THE COMMISSIONERS' FIRST REPORT. WE proceed to submit to our readers the substance of the recommendations contained in the first report of the Commissioners appointed to inquire into the state of the County Courts and the course of practice In the County Courts the absence of any therein, and particularly with respect to the pre-appointed means of separating quesfees levied in those Courts. The report, tions of law from those of fact, the nondated the 31st March, is signed by the employment generally of legal advocates, Master of the Rolls; Mr. Justice Erle; the non-attendance of a Bar, the rapidity of Mr. Justice Crompton; Mr. Henry Fitz. the proceedings, and the power of the roy; Mr. Keating, Q.C.; Mr. Koe, Q.C.; Judge finally to decide on all questions of Mr. Serjeant Dowling; Mr. J. Pitt Tay-ceeds 201. in amount, render the judgment law and fact, except where the claim exlor; and Mr. Mullings.

The report treats of the following mat- of the Court less secure against miscarriage. ters:-1. The establishment of the Courts. On the other hand, the County Court is 2. The Jurisdiction. 3. The Judges, near to the residence of the suitors, and the Officers, and Advocates. 4. The Proce- proceedings are simple, cheap, speedy, and dure. 5. The Fees. 6. The Costs. 7. The Accounts. 8. The Revenue of the Courts. 9. Application of the Revenue.


The Commissioners are of opinion, that in claims of considerable amount the inconveniences incident to the administration

The Commissioners commence their recommendations with respect to the juris- of justice in the Superior Courts are coundiction of the County Courts on legal terbalanced by the greater certainty in the claims, and observe, that in examining this application of the rules of law than can be subject they have been necessarily led to expected in a tribunal so constituted as the compare the procedure in the Superior claims of small amount they think that the County Court. On the other hand, in Courts with that established in the County evils caused by an occasional miscarriage Courts. They observe that, in the former, the means adopted for separating questions are more than counterbalanced by the adof law from those of fact, the exertions of vantages presented by a local tribunal, the skilled advocates accustomed to practise in proceedings of which are simple, cheap, the central tribunals of the country, the speedy, and final. attendance of a learned and enlightened Bar, in whose presence each Judge is required to fulfil the functions of his office, the facility for reviewing his opinion and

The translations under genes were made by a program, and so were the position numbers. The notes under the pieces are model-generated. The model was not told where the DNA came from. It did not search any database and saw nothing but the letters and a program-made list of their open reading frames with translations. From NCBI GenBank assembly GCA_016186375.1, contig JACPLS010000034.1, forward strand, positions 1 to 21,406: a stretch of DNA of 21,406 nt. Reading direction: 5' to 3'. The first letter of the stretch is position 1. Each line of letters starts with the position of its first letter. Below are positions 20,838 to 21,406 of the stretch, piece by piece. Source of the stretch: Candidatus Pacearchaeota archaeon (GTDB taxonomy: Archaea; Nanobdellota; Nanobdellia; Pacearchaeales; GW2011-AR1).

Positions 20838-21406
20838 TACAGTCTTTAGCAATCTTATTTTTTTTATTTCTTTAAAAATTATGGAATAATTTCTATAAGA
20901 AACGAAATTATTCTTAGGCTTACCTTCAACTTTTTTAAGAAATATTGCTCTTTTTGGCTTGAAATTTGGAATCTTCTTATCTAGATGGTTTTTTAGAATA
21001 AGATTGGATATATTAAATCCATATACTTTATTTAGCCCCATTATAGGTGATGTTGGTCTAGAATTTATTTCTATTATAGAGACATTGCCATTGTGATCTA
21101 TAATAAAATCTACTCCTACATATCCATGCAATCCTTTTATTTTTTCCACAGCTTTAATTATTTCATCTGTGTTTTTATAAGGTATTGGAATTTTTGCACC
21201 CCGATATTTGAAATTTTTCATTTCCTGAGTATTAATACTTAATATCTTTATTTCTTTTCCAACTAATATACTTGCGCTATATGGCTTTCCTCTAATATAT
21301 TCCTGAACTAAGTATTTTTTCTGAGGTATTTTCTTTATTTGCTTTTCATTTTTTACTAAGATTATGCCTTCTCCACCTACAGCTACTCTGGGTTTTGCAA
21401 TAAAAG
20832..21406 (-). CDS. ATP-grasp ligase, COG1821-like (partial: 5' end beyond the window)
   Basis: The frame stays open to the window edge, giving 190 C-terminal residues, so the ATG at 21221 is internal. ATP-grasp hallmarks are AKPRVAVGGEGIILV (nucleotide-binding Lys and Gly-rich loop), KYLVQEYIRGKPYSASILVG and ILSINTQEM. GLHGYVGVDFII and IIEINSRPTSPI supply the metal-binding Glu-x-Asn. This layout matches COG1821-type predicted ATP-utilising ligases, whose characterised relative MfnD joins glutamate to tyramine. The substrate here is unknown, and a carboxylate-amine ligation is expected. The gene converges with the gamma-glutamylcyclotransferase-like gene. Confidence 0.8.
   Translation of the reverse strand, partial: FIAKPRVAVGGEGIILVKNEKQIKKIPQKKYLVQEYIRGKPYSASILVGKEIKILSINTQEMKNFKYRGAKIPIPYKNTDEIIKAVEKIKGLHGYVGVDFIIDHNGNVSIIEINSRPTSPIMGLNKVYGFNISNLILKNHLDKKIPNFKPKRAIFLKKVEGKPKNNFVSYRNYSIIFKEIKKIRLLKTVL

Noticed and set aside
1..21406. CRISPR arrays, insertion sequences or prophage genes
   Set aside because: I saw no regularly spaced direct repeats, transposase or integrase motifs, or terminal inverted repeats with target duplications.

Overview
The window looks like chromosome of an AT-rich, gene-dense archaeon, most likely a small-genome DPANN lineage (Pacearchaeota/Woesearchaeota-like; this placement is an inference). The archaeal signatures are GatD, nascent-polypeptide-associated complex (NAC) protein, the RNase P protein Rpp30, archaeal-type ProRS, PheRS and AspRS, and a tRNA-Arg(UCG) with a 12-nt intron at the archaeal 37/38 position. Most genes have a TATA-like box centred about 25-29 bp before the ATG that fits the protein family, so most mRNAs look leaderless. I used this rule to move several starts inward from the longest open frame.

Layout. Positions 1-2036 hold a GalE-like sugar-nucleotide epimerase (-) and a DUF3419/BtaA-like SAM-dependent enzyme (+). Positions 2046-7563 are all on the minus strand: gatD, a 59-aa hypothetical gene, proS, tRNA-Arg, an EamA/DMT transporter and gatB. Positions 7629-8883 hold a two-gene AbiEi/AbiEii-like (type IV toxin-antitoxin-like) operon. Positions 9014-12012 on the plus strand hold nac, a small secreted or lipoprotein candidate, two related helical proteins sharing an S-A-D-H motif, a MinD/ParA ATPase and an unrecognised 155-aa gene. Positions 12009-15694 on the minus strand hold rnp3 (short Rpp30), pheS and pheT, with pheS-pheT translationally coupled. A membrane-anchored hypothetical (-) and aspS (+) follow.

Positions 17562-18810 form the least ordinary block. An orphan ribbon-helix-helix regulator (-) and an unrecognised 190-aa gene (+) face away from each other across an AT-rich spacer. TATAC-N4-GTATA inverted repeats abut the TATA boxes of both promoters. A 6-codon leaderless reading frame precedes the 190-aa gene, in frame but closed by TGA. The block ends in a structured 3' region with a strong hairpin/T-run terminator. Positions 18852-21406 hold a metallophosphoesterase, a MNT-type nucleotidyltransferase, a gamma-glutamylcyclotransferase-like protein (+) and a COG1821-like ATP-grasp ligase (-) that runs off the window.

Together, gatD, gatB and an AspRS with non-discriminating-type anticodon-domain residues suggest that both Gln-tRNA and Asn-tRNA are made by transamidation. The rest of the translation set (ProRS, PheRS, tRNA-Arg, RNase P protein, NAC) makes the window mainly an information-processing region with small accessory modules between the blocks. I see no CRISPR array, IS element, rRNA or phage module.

Mr. Pitt Taylor signs subject to some observations appended to the report. VOL. L. No. 1,418.

difficult satisfactorily to define the word They observe that it may, perhaps, be

"small," as it is a word of relation, but they think it may be conveniently treated for the purposes of jurisdiction, as embracing claims not exceeding 201. With regard to claims exceeding 201., but not exceeding


507. in amount, they think the jurisdiction fence may be, that the tree was growing on the defendant's own land. The question of title to the freehold then becomes a question incidentally arising in the cause, but which must be decided in order to dispose of the claim. Again, in an action for rent, if the tenancy under the plaintiff be denied, a question of title to the tenancy may arise. Both parties may be quite willing that the Judge of the County Court should decide between them, but as the law now stands, the Judge has no power to do so, and consent would not confer jurisdiction for this purpose.

should remain concurrent as at present, but that such claims should be subject to removal by the defendant on certain conditions, and that claims of a greater amount, or such as involve questions otherwise excluded from the jurisdiction should be decided by the County Courts only where consent has been given for that purpose by both parties, or a superior tribunal has directed the matter to be disposed of in the County Court.

The Commissioners then proceed to They recommend, therefore, that if both divide their recommendations on the sub-parties are willing to have the case decided ject of jurisdiction into two parts;-1st, by the County Court Judge, an entry to with reference to increasing the present that effect should be made on the minutes jurisdiction of the Courts; 2ndly, with reference to the introduction of additional securities for the due exercise of that jurisdiction.